March 9, 2006 AT 2:08 am

Home etching

I miss the awesome PCB etching setup I had back in the media lab so I decided to put together one here at home.

So far so good, it took 3 tries to get anything decent out of the toner transfer system. I highly suggest the “dowel roll” method for high pressure. All in all, I dont like toner transfer. Photoresist is way superior. However, if you have a laminator apparently everything works a lot better so I’ll be looking into that.

I have some more photos on flickr and a more detailed tutorial later. The etching system is the hardcore MG 7liter. One thing I can say for certain: its more than 7 liters and, secondly, its very hardcore. The regulated heater, thermometer and sparger are awesome and saved me the effort of building a similar system. I etched my 3″x5″ single sided 1oz copper board in about 5 minutes. With a high quality image transfer system (like a simple photoresist) one could definately go down to 10/10mil rule.

I think its way too big though, who the hell etches 8″x12″ boards? I can rarely get consistant exposure over 6″x8″. I may get a different sized tank and keep the nice heater and sparger/manifold/thermometer.

Drilling is performed with a Dremel “multi pro” 3-15krpm in the Dremel “workstation/press” fitted with carbide wire-size drills.

Anyways, thumbs up for the MG “pro etch system” and a no-so-thumbs up for the Pulsar toner transfer system.


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6 Comments

  1. I used to do toner transfer the really hard way. I bought glossy photo paper, and transferred the pcb drawing by pressing it to the paper between two aluminum blocks and sticking it in the oven for half an hour.

    I recently bought the Pulsar starter kit, and it’s a really great system for $100. The laminator transfers the image well. Also, with their TRF you can just rub the board in room temperature ferric chloride. It only takes a couple minutes, and all you need is a sponge.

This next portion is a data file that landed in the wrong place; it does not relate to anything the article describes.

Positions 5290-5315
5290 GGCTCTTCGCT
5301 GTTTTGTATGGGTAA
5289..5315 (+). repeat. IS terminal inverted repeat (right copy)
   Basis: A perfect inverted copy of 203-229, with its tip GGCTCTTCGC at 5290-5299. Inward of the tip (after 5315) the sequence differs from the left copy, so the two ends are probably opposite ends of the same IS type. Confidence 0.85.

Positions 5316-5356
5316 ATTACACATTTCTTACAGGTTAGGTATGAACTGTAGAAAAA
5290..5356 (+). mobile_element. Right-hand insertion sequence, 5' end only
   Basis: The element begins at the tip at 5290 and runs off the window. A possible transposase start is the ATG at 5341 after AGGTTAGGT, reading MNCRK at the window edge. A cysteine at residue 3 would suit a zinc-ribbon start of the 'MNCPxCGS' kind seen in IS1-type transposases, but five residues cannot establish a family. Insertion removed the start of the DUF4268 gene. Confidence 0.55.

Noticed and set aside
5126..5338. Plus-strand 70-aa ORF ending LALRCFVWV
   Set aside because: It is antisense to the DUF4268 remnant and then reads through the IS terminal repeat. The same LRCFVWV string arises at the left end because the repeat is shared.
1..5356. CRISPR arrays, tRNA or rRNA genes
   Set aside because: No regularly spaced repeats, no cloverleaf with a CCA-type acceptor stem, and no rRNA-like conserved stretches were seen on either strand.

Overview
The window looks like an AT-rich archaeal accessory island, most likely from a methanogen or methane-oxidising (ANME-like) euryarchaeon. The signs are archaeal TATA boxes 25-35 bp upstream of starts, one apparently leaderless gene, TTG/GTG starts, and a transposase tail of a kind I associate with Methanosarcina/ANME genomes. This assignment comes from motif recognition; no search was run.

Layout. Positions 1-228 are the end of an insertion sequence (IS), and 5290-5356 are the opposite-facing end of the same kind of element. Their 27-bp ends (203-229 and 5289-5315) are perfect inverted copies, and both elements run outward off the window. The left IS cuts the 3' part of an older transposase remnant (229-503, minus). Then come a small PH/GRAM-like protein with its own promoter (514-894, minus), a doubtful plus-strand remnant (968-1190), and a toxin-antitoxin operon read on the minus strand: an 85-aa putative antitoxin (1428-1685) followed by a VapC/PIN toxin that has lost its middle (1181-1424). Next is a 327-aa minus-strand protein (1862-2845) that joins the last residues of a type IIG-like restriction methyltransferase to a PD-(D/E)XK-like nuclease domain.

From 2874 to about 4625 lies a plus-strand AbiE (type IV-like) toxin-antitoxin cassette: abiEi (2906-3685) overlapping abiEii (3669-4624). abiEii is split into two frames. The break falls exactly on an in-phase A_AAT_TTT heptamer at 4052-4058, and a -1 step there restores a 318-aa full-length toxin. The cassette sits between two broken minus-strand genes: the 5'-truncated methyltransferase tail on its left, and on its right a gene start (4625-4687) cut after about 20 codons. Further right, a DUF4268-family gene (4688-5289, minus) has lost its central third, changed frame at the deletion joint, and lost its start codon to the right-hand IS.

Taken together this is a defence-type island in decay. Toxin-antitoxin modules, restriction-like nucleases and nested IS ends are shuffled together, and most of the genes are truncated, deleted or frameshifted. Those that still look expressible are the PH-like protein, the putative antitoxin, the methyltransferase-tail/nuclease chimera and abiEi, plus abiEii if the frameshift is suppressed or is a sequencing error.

Overall, I’ve been impressed. I recently did a few boards with the TQFP Atmega168, and the board came out perfect every time. My only problem with it is that they have you use thinner boards to fit through their laminator. These thinner boards can be much easier to drill, but of course they can bend, leading to broken traces.

  2. Ya the 31mil board requirement was something i noticed too. I rather like 62mil which is why I’m a little hesitant. One thing: perhaps its easy to open up the laminator and widen the gap?

  3. The 31mil boards, in addition to being much easier to drill, can also be cut with a paper shear, which means making panels of boards can be a lot easier. I don’t think I’d recommend it at all for boards bigger than about 5×5 inches, though.

    Pulsar used to recommend modifying a laminator to accept 62mil boards. I don’t think it would be too difficult, but I’ve never done it.

    Of course, I’ve never done photoresist, so I can’t compare. Doing a 3×5 board takes me about 20-25 minutes, going from a finished design to an etched pcb (not counting waiting for the laminator to warm up, which takes a couple hours). I’d estimate it costs around $2-$4 (for etchant, trf, board). And I had to buy a $60 laminator to do this.

    Could you give a quick overview of the costs (time and money) of photoresist etching?

  4. It dawned on me that making a simple photoresist setup would be very simple, you could print out the circuit using a laser printer onto transparency paper, but you would print a negative instead of a positive, then with this negative, you would just place it ontop of your photosensitive pcb, put it under some Blacklights (UV Light), then etch it as you normally would, this is essentially what we do at my college, except instead of printing using a laser printer, they have a camera and we take pictures onto film, then put that negative onto the pcb and then put it under a blacklight. Someone should test it out!

  5. I make PCBs the cheap way. Print with a laser printer on a glossy paper, then transfer it with an iron. It works pretty well for me.

  6. I’ve used the toner transfer method for years. Works well for me. Eagle PCB design workers great for schematic capture and then board design. I save the image at 300 DIP black and white and then print it onto PCB Press-N-Peel Blue emulsion film. I bought a press that they use for T-shirts and transfer the toner using this good press at high temperature for set time. Then I etch it in the bathtub in a clear plastic container. That’s the time consuming part. Drilling as you mentioned, only don’t use steel wool after drilling because all the holes will fill with little metal filings.

    I’ve gotten better at doing boards but then got to busy. So now I use PCBFABEXPRESS.com to design my boards. See the boards I’ve designed for customers at http://www.funwithmicros.com

    Brad :)

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